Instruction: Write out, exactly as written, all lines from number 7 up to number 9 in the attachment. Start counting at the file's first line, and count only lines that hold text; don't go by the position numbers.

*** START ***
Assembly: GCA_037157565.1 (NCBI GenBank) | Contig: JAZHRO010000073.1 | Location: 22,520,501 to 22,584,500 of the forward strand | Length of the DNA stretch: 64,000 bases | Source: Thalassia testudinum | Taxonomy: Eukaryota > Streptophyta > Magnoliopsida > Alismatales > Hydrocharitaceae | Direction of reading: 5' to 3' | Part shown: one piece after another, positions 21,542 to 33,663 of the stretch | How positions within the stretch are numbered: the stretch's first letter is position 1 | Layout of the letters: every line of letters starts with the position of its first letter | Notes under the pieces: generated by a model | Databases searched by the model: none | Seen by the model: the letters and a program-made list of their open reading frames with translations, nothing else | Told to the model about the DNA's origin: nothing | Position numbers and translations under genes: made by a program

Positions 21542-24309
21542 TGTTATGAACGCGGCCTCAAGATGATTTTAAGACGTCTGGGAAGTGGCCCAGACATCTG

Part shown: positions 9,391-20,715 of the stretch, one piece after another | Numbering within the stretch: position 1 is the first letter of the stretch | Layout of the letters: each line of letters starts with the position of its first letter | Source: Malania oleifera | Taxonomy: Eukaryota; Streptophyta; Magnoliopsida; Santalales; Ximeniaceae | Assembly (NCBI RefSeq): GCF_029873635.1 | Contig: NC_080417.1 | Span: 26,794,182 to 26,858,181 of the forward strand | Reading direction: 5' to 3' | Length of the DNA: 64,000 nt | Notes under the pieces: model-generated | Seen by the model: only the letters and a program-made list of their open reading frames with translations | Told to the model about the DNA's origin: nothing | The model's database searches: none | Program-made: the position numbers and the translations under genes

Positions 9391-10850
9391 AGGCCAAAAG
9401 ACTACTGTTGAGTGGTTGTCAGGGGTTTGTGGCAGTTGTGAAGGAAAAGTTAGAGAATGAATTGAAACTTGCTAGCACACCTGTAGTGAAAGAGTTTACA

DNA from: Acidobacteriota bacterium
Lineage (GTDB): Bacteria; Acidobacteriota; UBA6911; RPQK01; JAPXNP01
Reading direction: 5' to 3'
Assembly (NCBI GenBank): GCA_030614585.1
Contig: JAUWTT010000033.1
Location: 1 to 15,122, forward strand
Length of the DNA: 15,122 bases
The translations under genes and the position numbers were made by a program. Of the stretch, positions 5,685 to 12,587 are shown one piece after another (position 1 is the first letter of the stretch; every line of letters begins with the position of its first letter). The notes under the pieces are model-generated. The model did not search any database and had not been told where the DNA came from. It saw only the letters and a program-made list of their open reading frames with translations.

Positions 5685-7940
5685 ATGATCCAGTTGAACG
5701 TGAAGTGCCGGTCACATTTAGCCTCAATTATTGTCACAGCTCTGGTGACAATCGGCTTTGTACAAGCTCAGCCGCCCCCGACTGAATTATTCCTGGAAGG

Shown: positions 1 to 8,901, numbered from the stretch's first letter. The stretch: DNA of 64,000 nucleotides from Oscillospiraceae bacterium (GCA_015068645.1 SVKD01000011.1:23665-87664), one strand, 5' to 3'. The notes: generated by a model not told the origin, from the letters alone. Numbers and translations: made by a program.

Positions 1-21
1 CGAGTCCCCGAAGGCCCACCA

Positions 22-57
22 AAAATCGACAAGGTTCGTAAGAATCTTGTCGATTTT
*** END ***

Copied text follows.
9401 ACTACTGTTGAGTGGTTGTCAGGGGTTTGTGGCAGTTGTGAAGGAAAAGTTAGAGAATGAATTGAAACTTGCTAGCACACCTGTAGTGAAAGAGTTTACA

DNA from: Acidobacteriota bacterium
Lineage (GTDB): Bacteria; Acidobacteriota; UBA6911; RPQK01; JAPXNP01